London Lantern

Putting the Spotlight on London

The London Underground Map

27/05/2002, By David McIntosh

Reader Rating: 2.9 from 14584 votes


It is probably the most influential piece of urban cartography known to mankind. To also call the London Underground route map revolutionary is an understatement because it allowed succeeding generations to view their environs in a radically different manner.

Harry Beck, a draftsman with London Underground, designed the map that has since become a classic of modern design back in the early 1930s in his spare time. Since then mass transit maps around the world have followed the simple and strikingly understandable layout that Beck based on the schematic for an electronic circuit.

From MARTA in Atlanta, Georgia, to the METRO in Washington, D.C., New York City’s subway and the Paris Metro as well as the mass transit system in Montreal; all of them are based on Beck’s template for the underground railway system in London. Other cities whose mass transit maps are modelled on Becks include Sydney, Australia and St. Petersburg.

This is quite a compliment for map that Beck designed in his spare time. With the exception of adding new lines for the London Underground and a few other changes today’s map of the Underground is unchanged from Beck’s original design.

The first tunnel of what would become the London Underground was opened in 1863 and by the 1900s the system had become complicated enough to require a map for patrons using it.

The original tube maps, first introduced in 1908, took a more traditional approach to showing the various lines and the routes they followed. The result however was confusing and hard to understand- for one reason, since the map was to scale the central section of London was almost indecipherable. A 1909 edition of Punch makes fun of the complexity of an underground map with a well-dressed man telling a couple that the chart of the underground routes is really "simple”.

Trying to place on overlay of underground lines on a geographical or street map of a city had only lead to a map that was difficult to read at best and misleading at worst. Anyone who has ever built an electronic kit can imagine the problem; it is much easier building a short-wave radio or a stereo receiver using a schematic than a three-dimensional drawing, where it might be hard to see that particular piece of wire that snakes around the corner and behind the chassis. In one case you might not solder the right connection; in the other you might make the right connection between trains.

Beck’s solution was an elegant one that would ensure the efficient movement of people. The result was analogous to building that electronic kit: strip away all geographical reference save one, the Thames River, and collapse the map from three dimensions down to two; in effect a schematic of the London Underground which would provide only the information that a passenger on the tube would need in order to complete his journey. In addition Beck’s map was not drawn to scale which meant that the more closely packed tube stops of the central section of London could be spread out on the map, thus making it easier to read.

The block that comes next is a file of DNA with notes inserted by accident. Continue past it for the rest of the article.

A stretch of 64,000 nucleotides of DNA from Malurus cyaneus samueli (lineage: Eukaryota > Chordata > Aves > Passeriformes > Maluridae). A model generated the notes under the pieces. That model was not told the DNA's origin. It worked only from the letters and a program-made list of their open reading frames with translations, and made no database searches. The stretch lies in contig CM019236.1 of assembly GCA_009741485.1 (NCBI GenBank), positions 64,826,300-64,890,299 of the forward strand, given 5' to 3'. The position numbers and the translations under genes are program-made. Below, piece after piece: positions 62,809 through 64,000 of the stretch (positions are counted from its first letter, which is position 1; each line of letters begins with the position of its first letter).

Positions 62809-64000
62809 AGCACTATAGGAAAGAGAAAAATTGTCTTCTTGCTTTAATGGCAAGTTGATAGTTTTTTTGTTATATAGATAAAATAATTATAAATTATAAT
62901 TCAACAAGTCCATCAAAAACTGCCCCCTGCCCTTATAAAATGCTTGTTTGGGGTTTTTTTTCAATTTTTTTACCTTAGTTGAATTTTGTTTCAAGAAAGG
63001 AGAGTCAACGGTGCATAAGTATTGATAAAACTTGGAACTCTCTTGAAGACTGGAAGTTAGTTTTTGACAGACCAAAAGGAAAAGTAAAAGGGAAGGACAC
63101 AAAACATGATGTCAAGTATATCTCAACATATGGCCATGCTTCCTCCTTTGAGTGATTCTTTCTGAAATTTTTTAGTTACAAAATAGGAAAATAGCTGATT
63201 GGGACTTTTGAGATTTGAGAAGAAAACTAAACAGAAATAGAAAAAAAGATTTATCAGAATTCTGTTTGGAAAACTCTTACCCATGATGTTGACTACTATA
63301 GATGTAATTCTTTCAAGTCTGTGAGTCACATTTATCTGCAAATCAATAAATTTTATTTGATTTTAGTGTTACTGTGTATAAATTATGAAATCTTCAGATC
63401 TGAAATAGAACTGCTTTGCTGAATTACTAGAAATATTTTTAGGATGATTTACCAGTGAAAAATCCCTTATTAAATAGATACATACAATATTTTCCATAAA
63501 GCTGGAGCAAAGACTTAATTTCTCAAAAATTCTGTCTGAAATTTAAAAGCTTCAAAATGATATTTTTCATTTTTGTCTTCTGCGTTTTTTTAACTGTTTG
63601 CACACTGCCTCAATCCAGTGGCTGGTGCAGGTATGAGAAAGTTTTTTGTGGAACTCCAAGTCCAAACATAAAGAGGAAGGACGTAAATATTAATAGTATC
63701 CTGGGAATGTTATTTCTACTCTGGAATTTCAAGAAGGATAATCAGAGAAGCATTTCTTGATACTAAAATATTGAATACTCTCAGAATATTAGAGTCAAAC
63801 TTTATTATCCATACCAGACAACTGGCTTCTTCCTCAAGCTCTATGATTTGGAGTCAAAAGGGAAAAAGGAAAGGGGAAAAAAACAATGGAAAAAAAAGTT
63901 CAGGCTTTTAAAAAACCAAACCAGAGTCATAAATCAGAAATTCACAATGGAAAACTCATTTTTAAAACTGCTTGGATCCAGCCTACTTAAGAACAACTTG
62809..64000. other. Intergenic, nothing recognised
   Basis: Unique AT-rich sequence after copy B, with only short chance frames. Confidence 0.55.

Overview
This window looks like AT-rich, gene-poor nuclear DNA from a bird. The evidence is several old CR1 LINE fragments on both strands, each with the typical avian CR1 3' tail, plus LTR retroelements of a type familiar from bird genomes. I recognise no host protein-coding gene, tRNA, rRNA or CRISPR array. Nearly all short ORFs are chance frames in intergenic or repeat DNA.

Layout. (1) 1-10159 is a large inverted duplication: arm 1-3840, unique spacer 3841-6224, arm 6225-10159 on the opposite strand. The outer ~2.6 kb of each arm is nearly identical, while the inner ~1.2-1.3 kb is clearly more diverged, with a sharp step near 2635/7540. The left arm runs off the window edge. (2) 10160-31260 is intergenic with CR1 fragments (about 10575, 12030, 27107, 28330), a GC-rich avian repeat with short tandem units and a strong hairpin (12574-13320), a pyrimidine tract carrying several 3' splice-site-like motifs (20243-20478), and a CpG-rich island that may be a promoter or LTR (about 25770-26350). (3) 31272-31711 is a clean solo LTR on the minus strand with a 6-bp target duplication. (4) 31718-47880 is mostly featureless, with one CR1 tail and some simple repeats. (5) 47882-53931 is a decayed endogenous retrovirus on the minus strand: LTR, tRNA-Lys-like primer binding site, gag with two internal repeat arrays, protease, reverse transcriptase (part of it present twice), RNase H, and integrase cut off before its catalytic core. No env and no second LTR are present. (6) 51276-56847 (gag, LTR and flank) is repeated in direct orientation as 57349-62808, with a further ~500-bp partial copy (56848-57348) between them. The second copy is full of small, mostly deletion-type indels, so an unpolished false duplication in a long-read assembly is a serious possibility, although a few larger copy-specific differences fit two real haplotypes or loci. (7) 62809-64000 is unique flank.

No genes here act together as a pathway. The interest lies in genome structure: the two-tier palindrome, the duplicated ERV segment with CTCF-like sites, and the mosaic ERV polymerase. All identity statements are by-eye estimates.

The map uses only vertical, horizontal and diagonal lines and stations are shown as dots while interchanges are shown as circles. Each line is a different colour - for example the Piccadilly line is dark blue, while the Northern line is black and the Bakerloo line is a light brown.

The upshot of all of this is that the map is very easy to use; all you need know is the line on which you’ll be travelling and your direction of travel-given there are only two directions on each line, it’s pretty hard to make a mistake.

From the first the map was a success and over the years Harry Beck would continue to refine his map- the last Beck map used by London Underground was the 1960 one. After that others would design the yearly updates of the underground map though his original design is still the inspiration for today’s underground map which has undergone yearly revision as new lines and stations have been added - for example originally there were eight lines where now there are fourteen lines with plans for even further expansion.

Sadly however Harry Beck was not to make much money for drawing a map that would be copied around the world. Shortly before his death in 1974 London Underground would deny Beck any royalties for his design.

Today the London Underground map is considered a classic of modern design and an inspiration for other maps including ones showing airlines routes. In the late 1990s a book on the history of Beck’s underground map was published and the BBC even devoted a program - as it had done with another classic of British design, the AGA cooker - to the map whose influence has reached around the world.

Link: http://www.multimap.com/map/tube.cgi?client=europe&tsize=700&tmap=to

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Re: The London Underground Map

By Phil Pacey Hobart Tasmania Australia 08/06/2002, (Rating: 2.9 from 13701 votes)

Recently on our first visit to London we found the London underground map excellent and very easy to use. It only took us oldies a day or two to sort it out while our 22 year old daughter had mastered it in a couple of hours. We can't wait to get back to have another go. Phil Pacey.

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Re: The London Underground Map

By Teresa L. from Poland 11/06/2002, (Rating: 2.9 from 13611 votes)

I found The London Tube Map excellnt and very easy to use. I can't imagine going by Underground from the beginning without it!

I was suprised too, when I realised that after only few days I could travel without this piece of paper!
Because of The London Underground Map I understood how The Tube worked very quickly!

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